The 25th anniversary of the last all-English Premier League XI

<span>George Boateng sticking it to the last Premier League all-English XI.</span><span>Photograph: Colorsport/Shutterstock</span>
George Boateng sticking it to the last Premier League all-English XI.Photograph: Colorsport/Shutterstock


It’s a decent quiz question. What is the significance of this band of players? Michael Oakes, Steve Watson, Riccardo Scimeca, Gareth Southgate, Alan Wright, Paul Merson, Ian Taylor, Simon Grayson, Lee Hendrie, Julian Joachim and Dion Dublin. Don’t read on for the answer … yet. Go on, have a guess. Some of you will know that these lot played for Aston Villa in the 1990s, others will spot that this is an entirely English XI. The brightest readers on the Football Daily mailing list might guess that this was the last time an all-English XI was put out in the Premier League. They would be right, and today marks the 25th anniversary of that match. But rather than being something to celebrate, some sort of post-Brexit ‘this-used-to-be-a-country’ love letter to the glories of yesteryear, it should be noted that Villa were absolutely hopeless on 27 February 1999, battered 4-1 at home to Coventry, who boasted such luminaries as John Aloisi (Australia, two goals that day), future Villa legend George Boateng (Netherlands, two goals that day), Magnus Hedman (Sweden), Roland Nilsson (Sweden) and Gary McAllister (Scotland).

The Premier League had already long been better for the introduction of foreign players, but John Gregory, Villa’s English managerial maverick, apparently hadn’t got the memo. Even Villa’s substitutes that day – Mark Draper, Gareth Barry and Stan Collymore – were all English. Not to say that this was a bad football team: Villa would lose the next three matches before rallying to finish sixth that season, above Gérard Houllier’s Liverpool side. Merson, Collymore, Southgate and Hendrie were all England internationals and a young Barry, controversially signed from Brighton a couple of years before, went on to be the Premier League’s all-time record appearance holder. Per Opta, there have been 52 all-English starting XIs named in Premier League history – 19 of those coming from Gregory’s Aston Villa side between October 1998 and February 1999, but Villa’s 4-1 defeat 25 years ago was the most recent.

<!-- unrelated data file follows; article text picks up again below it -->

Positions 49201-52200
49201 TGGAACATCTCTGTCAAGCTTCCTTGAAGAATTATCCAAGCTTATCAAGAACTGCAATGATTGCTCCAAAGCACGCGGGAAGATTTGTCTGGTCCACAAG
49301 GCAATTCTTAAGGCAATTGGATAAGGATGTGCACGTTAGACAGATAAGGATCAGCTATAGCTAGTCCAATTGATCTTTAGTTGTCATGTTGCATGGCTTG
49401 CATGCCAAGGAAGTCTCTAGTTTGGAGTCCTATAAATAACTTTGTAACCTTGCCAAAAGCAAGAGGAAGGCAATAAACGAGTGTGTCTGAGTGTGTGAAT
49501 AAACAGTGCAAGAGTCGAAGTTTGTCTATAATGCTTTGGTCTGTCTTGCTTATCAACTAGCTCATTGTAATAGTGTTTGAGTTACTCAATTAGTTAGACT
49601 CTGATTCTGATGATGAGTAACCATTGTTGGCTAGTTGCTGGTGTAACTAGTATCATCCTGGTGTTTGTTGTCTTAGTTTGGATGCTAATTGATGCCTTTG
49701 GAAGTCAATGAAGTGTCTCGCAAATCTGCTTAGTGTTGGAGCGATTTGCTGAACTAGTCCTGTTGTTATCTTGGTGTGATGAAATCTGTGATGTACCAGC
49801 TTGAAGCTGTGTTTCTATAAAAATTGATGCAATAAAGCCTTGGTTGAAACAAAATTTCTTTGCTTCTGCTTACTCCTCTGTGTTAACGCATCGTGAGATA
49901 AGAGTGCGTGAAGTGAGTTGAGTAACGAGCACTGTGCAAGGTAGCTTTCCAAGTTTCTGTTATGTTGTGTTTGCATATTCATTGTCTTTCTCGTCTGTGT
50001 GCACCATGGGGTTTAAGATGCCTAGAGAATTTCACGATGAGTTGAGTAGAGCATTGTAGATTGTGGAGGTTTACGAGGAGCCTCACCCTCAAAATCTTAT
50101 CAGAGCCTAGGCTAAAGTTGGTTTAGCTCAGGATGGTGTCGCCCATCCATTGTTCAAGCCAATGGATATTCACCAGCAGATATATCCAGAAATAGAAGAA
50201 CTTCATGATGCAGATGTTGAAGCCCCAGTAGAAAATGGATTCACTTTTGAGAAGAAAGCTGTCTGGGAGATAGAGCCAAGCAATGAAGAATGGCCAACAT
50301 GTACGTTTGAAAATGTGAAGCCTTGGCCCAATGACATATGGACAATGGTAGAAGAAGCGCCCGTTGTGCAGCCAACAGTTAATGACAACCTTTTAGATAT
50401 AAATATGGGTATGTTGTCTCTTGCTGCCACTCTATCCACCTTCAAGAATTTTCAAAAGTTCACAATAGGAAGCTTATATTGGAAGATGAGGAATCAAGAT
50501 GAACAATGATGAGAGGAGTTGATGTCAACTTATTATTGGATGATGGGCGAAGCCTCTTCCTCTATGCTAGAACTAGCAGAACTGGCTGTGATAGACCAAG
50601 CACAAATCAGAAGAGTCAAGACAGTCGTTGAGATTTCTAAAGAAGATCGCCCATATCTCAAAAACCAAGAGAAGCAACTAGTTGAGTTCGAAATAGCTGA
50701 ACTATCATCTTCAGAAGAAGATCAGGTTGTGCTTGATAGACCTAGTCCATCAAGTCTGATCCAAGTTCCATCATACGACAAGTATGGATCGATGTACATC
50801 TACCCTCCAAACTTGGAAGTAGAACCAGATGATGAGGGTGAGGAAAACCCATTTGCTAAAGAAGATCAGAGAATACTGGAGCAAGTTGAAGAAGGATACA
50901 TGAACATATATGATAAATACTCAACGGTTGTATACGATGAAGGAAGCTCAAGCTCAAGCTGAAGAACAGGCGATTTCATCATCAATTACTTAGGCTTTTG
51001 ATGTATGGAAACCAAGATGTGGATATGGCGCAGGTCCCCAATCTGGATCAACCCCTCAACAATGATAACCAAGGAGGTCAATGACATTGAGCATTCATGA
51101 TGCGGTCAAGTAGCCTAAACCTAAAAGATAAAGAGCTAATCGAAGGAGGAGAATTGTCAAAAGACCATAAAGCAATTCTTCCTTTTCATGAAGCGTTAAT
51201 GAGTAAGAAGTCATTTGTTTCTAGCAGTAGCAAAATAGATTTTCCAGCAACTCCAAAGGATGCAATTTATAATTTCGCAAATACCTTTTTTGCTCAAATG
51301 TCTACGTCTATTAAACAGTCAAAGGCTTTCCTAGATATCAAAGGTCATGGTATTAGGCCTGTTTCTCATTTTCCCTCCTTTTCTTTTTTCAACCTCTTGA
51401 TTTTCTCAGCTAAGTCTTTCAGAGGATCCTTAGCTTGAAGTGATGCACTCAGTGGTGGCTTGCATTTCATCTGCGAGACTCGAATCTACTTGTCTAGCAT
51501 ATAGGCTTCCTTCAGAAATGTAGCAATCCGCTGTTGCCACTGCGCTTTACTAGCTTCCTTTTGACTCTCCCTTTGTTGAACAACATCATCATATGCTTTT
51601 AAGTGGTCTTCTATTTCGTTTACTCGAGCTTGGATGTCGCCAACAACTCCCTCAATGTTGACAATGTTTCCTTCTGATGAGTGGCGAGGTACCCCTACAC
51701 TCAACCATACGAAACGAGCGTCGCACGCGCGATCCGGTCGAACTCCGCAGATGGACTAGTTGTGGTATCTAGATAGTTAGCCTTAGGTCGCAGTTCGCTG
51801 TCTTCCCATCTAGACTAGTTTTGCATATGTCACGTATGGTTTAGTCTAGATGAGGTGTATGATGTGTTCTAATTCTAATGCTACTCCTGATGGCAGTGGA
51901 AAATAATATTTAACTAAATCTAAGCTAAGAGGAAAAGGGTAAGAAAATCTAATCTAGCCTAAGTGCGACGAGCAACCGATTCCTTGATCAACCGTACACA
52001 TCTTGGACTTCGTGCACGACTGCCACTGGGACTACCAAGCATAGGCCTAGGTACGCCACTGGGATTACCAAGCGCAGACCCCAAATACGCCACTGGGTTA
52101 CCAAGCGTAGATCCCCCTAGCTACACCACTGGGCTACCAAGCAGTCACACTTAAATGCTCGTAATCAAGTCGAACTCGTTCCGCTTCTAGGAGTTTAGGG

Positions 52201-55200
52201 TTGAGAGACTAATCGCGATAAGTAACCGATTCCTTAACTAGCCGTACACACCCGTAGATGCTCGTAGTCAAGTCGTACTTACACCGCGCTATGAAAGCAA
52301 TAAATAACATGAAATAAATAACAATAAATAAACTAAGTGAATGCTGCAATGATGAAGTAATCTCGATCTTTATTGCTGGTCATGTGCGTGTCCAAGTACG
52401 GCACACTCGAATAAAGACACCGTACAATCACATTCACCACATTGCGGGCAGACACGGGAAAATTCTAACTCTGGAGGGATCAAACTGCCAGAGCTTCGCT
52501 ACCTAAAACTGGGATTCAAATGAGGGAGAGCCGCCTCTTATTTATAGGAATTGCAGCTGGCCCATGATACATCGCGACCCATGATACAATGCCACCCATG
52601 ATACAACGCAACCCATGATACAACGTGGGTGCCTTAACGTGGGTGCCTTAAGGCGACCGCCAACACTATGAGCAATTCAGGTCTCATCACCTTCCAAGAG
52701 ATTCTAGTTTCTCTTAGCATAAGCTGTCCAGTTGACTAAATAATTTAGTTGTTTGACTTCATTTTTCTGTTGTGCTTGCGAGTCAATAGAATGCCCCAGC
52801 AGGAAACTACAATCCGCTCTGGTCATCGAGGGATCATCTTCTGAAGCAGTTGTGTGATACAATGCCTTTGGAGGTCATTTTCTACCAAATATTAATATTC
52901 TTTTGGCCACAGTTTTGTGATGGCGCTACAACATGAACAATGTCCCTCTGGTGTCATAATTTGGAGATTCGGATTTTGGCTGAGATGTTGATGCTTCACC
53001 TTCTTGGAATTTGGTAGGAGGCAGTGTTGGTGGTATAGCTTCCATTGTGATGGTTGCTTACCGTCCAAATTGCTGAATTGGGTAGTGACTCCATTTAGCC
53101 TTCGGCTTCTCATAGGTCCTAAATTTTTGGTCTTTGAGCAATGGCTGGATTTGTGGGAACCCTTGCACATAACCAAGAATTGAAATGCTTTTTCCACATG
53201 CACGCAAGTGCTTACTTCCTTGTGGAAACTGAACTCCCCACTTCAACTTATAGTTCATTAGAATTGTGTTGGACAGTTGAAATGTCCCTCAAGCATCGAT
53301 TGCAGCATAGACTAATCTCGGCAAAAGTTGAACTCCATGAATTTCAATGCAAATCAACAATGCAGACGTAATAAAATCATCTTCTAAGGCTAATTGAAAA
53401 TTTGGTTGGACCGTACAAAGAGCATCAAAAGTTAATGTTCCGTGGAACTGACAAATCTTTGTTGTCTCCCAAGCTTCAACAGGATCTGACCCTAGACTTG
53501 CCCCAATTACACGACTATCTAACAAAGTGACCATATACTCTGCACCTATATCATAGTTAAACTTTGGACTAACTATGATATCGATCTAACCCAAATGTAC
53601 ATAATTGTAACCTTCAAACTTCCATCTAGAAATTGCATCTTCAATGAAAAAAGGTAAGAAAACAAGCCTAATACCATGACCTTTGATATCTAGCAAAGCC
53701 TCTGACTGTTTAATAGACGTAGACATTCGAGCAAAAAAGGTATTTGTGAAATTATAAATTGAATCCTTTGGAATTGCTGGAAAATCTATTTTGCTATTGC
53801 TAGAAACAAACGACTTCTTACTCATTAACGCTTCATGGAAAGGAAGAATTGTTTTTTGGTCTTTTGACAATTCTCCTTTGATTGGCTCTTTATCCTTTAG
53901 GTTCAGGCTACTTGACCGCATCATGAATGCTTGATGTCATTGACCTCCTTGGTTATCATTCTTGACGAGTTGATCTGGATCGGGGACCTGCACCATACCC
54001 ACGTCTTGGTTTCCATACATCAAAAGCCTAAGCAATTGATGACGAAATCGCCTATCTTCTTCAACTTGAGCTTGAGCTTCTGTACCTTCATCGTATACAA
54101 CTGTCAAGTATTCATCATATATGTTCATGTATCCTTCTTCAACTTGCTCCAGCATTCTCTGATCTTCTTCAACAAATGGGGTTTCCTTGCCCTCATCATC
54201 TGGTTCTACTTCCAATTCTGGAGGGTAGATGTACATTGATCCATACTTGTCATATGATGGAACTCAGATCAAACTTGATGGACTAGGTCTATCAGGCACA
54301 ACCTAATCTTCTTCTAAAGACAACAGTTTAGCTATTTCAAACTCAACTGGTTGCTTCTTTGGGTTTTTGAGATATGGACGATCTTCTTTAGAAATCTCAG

There have been a few teams that have since come close to taking the title. Steve McClaren’s starting Middlesbrough XI on 7 May 2006 contained 11 players with an average age of 20 years and 181 days – the youngest starting line-up in Premier League history. Fifteen of the 16 players in their squad were born within 30 miles of the Riverside Stadium, but James Morrison was capped by Scotland two years later in May 2008. And of course Burnley, under Sean Dyche, fielded 10 starting English players alongside Czech striker Matej Vydra on four separate occasions between June 2020 and February 2021.